Police nab drugs, suspects in WB

A one-week operation which led to drug seizures and arrests was hailed as a success by Royal Cayman Islands Police Chief Inspector Angelique Howell.

The operation involved many RCIPS departments including West Bay and neighborhood police officers, as well as the K9 Unit, the Special Constabulary and the Uniform Support Group.

The operation included:

•The seizure of 64 wrapped ganja packages and one car near the Super C Restaurant. One man was arrested and three other men, who ran away from officers, are currently being sought.

•Fifty ‘rocks’ of cocaine and three parcels of ganja were seized in an operation along Daisy Lane. Three men, aged between 26 and 34 years were arrested.

•’Walkthroughs’ were conducted by officers, with the assistance of K9, in various areas including Birch Tree Hill, Powell Smith Road, Rev Blackman Road and Captain Joe & Osbert – Government Homes. Along with utensils used in the consumption of illegal drugs, police found chairs and other items which indicated that some areas are used quite frequently for drug consumption.

•Officers, including Chief Inspector Howell, carried out patrols in various areas within the district, meeting and talking with people and hearing their concerns and suggestions on how the West Bay Police can serve them.

•A number of road blocks were conducted resulting in various traffic offences being detected including speeding, driving with expired registration and driving without a seatbelt.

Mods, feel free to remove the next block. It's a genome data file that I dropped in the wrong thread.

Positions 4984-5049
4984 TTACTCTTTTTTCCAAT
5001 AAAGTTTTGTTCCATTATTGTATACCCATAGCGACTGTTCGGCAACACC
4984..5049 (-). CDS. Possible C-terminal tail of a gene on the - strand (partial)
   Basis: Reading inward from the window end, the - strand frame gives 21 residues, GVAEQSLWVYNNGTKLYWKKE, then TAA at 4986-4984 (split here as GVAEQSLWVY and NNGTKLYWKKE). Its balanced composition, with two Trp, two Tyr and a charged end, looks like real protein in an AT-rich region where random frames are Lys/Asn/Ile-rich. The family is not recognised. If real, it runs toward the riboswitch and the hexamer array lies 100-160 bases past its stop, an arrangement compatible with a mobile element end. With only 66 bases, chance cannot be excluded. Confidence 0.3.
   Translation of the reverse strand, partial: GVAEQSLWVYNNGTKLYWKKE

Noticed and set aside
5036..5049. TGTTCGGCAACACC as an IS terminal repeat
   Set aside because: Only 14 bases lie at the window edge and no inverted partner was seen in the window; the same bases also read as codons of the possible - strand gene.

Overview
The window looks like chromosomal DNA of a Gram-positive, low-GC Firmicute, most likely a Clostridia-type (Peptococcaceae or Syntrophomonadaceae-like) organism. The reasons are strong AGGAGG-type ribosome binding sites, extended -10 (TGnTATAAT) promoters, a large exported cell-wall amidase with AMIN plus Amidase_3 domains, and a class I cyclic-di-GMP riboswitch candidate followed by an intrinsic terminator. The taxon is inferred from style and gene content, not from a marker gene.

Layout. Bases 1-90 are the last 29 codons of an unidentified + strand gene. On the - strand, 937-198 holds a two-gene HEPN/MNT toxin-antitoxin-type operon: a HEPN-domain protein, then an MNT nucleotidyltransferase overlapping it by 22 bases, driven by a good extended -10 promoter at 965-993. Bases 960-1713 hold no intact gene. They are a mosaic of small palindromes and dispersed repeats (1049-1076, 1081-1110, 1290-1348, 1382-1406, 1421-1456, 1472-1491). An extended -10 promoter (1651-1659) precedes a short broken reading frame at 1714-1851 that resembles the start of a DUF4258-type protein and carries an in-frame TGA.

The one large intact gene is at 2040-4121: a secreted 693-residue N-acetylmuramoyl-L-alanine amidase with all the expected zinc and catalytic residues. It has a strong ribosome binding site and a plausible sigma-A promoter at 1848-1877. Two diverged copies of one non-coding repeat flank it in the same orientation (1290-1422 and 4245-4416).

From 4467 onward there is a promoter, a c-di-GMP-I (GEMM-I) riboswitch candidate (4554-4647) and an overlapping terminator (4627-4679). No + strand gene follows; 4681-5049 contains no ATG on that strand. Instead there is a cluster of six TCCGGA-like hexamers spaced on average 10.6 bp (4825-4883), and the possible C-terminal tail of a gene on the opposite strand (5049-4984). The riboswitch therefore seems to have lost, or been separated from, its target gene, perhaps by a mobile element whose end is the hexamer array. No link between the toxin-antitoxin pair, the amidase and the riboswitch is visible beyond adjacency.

•A community meeting was held on Birch Tree Hill Road in the vicinity of the EBO Laundromat and Kelly’s Bar on Friday evening for people living in the area.

‘This campaign was designed to focus heavily on the areas, and the people, known to be involved in crime or criminal activity,’ Chief Inspector Howell said. ‘We carried out preplanned operations, high visibility foot patrols and roadblocks, all of which were intended to disrupt criminal activity and put pressure on those committing crime.’

The campaign also helped to reassure the community that the police do take their concerns seriously and a public meeting was held near the end of the week to allow people to voice their views and concerns.

‘Although the meeting was not terribly well attended, we did get to meet some residents and hear from them what issues they have,’ said Ms Howell. ‘The main concerns we heard about were people receiving a slow response from police, little or no discretion being used for minor traffic violations and the need for more police in West Bay.’

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